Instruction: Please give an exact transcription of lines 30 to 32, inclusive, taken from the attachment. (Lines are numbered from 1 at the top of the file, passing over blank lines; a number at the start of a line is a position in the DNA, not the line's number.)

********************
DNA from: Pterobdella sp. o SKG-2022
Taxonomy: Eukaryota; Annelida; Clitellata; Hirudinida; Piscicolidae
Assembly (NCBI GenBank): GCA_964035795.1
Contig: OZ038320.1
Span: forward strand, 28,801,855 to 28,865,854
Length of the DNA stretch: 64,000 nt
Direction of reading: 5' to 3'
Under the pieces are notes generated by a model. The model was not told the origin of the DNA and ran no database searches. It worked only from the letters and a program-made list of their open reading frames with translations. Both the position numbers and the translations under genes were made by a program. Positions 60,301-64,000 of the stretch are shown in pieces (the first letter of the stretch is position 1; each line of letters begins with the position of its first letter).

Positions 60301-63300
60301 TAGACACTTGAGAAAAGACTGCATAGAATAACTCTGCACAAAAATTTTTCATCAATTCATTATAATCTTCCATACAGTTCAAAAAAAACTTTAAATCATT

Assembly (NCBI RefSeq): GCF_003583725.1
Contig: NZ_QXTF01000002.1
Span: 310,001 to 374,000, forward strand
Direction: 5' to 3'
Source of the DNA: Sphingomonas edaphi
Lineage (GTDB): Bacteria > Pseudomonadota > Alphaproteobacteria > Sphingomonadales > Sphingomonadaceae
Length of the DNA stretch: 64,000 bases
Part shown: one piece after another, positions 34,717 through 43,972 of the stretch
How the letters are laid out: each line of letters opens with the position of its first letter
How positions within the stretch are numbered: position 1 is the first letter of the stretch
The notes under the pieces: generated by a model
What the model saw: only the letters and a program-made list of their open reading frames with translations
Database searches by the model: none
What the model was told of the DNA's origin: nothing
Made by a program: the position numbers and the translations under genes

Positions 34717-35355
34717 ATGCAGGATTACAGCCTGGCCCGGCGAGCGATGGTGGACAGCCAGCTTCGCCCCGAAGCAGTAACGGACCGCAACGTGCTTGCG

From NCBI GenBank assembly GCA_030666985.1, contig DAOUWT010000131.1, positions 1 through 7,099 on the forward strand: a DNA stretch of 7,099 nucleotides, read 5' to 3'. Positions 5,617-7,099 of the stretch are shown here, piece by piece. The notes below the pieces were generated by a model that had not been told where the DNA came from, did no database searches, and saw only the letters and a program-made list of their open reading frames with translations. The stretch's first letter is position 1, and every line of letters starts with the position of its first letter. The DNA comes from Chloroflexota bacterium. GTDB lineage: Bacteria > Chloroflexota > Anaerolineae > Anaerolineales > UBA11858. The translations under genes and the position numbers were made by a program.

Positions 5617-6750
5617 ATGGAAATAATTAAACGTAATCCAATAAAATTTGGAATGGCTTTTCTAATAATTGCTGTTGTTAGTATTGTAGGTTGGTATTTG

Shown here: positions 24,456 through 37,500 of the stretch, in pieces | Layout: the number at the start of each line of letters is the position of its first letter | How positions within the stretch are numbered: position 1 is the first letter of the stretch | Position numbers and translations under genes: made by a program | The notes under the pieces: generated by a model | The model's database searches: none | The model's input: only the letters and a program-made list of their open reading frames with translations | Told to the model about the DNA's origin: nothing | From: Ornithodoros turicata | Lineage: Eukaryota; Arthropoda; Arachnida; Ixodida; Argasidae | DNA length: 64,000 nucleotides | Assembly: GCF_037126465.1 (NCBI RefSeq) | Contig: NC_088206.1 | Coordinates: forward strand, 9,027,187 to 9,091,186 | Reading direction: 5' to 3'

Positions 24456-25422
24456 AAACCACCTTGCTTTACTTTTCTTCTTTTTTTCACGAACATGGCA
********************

5617 ATGGAAATAATTAAACGTAATCCAATAAAATTTGGAATGGCTTTTCTAATAATTGCTGTTGTTAGTATTGTAGGTTGGTATTTG

Shown here: positions 24,456 through 37,500 of the stretch, in pieces | Layout: the number at the start of each line of letters is the position of its first letter | How positions within the stretch are numbered: position 1 is the first letter of the stretch | Position numbers and translations under genes: made by a program | The notes under the pieces: generated by a model | The model's database searches: none | The model's input: only the letters and a program-made list of their open reading frames with translations | Told to the model about the DNA's origin: nothing | From: Ornithodoros turicata | Lineage: Eukaryota; Arthropoda; Arachnida; Ixodida; Argasidae | DNA length: 64,000 nucleotides | Assembly: GCF_037126465.1 (NCBI RefSeq) | Contig: NC_088206.1 | Coordinates: forward strand, 9,027,187 to 9,091,186 | Reading direction: 5' to 3'

Positions 24456-25422